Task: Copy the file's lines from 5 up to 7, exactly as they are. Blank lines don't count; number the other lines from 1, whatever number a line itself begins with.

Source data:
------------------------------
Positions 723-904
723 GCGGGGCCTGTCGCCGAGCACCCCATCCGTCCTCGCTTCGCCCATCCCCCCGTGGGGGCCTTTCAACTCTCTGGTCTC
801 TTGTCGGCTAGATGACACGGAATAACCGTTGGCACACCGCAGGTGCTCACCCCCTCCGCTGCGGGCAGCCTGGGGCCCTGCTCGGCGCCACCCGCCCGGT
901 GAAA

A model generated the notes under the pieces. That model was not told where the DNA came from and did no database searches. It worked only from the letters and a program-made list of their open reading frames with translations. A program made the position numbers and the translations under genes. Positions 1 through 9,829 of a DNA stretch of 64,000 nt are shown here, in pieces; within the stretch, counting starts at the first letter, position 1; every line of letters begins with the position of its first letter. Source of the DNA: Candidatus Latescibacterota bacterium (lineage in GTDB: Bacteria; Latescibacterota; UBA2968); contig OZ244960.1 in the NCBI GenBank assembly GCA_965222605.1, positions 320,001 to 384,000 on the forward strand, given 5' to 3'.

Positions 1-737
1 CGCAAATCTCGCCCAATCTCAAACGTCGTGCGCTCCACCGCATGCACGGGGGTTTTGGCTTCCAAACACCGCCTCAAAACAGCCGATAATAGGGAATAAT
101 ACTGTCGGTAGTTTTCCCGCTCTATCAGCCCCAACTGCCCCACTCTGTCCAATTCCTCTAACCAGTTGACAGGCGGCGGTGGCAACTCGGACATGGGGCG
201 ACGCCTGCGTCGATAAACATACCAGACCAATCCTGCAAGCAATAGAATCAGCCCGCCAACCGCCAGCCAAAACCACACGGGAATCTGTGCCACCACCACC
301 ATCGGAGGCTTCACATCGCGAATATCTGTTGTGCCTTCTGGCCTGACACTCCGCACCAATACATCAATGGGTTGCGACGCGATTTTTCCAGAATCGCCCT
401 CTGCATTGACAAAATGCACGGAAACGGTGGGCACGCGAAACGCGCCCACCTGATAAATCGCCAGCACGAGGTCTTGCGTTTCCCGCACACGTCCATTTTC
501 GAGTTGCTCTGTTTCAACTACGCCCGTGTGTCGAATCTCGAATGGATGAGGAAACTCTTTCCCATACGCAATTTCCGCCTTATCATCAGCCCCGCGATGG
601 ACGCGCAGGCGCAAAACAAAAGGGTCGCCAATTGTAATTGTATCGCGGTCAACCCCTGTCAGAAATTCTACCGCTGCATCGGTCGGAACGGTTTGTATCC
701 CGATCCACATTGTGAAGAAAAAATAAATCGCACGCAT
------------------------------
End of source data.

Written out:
A model generated the notes under the pieces. That model was not told where the DNA came from and did no database searches. It worked only from the letters and a program-made list of their open reading frames with translations. A program made the position numbers and the translations under genes. Positions 1 through 9,829 of a DNA stretch of 64,000 nt are shown here, in pieces; within the stretch, counting starts at the first letter, position 1; every line of letters begins with the position of its first letter. Source of the DNA: Candidatus Latescibacterota bacterium (lineage in GTDB: Bacteria; Latescibacterota; UBA2968); contig OZ244960.1 in the NCBI GenBank assembly GCA_965222605.1, positions 320,001 to 384,000 on the forward strand, given 5' to 3'.

Positions 1-737
1 CGCAAATCTCGCCCAATCTCAAACGTCGTGCGCTCCACCGCATGCACGGGGGTTTTGGCTTCCAAACACCGCCTCAAAACAGCCGATAATAGGGAATAAT